Tuesday, August 21, 2007

Plum Tuesday

I thought a lot about fame this morning. Celebrity status is strange thing. For spiritual leaders, it must be even stranger.

The dawn meditation session was brilliant, and a scrummy breakfast followed. Then we travelled to New Hamlet, where we met up people from the other three hamlets. Thay gave a phenomenal talk, and off we went for some walking meditation.

The children of Plum Village always walk beside Thay, followed by some of the monks and nuns. We started moving through lines of vines stretching up a hillside. Some people trot quickly past me -- trying to catch up with Thay, I guess, to get a glimpse of him.

When he reaches the top of the hill, Thay sits down under a plum tree and looks down onto the Bordeaux landscape, meditating. We all sit too, but we’re not watching what he’s watching. We’re not meditating at all. We’re watching him. And we're taking pictures: with phones, cameras, dvd camcorders...

He glances around at us, gives a little laugh. I realise how stupid it is to sit watching someone else meditate. I turn to the landscape and relax. Some others do the same. Thay takes a little bell and rings it, and gradually the people settle down, looking over occasionally in case they’re missing something - in case he’s started glowing, or juggling or something. The woman in front of me doesn’t sit down at all. She stays up on her knees, gazing intently at Thay the entire time.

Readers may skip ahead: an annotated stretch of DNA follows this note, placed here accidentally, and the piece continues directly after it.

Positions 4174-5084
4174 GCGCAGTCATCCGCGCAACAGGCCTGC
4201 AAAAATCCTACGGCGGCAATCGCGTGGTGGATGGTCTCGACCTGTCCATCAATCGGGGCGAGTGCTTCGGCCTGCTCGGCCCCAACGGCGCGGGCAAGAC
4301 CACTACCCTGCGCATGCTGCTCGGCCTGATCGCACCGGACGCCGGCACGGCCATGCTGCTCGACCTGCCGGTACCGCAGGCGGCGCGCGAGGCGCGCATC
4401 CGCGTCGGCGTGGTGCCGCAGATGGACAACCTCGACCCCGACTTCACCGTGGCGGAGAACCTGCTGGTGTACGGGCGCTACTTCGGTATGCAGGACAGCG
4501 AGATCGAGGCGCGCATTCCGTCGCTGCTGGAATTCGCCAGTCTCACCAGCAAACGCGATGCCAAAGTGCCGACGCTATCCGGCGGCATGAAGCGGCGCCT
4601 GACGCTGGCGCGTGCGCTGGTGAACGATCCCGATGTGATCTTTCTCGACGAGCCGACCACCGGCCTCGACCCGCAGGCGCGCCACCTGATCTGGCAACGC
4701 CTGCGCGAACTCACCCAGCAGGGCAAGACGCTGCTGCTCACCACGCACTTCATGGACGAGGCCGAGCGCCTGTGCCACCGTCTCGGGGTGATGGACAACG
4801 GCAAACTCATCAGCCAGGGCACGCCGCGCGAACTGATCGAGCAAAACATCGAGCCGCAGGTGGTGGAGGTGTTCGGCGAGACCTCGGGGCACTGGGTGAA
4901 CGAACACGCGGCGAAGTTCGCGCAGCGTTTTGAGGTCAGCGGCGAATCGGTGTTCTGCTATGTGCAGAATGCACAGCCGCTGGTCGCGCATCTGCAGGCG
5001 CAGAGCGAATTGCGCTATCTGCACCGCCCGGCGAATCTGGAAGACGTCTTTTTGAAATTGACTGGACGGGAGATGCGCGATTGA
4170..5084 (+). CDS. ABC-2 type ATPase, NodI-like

After 10 or 15 minutes we’re on the move again. Two children take Thay’s hands, the rest move around him, and we walk back to New Hamlet. He walks up the steps of the belltower and turns to the long line of people. We wait. He bows deeply to us. We bow to him. We wait. He pauses for a moment, then gives a little wave. I imagine subtitles for him: Seriously folks - we are done here. Please disperse. No-one moves. He smiles again, then turns and walks away from us.

“Did you see?” says a voice to my right, “He came around the tree the other way -- I got really close!!”

Of the visitors, the children are the ones who treat Thay normally - they’re not in awe of him, and they’re not nervous around him. He’s like a favourite teacher, but they’re still kids: they get bored and a bit restless. And they’re always happy to run off and play in the sunshine.

We're having a Festival for Peace tonight - part of it is to mark the Hiroshima and Nagasaki bombings (their anniversaries are on 6th and 9th August). Each of the hamlets are having their own festival, so Thay won't be joining us. Which bizarrely, will mean that we're more mindful.

And that's a shame.

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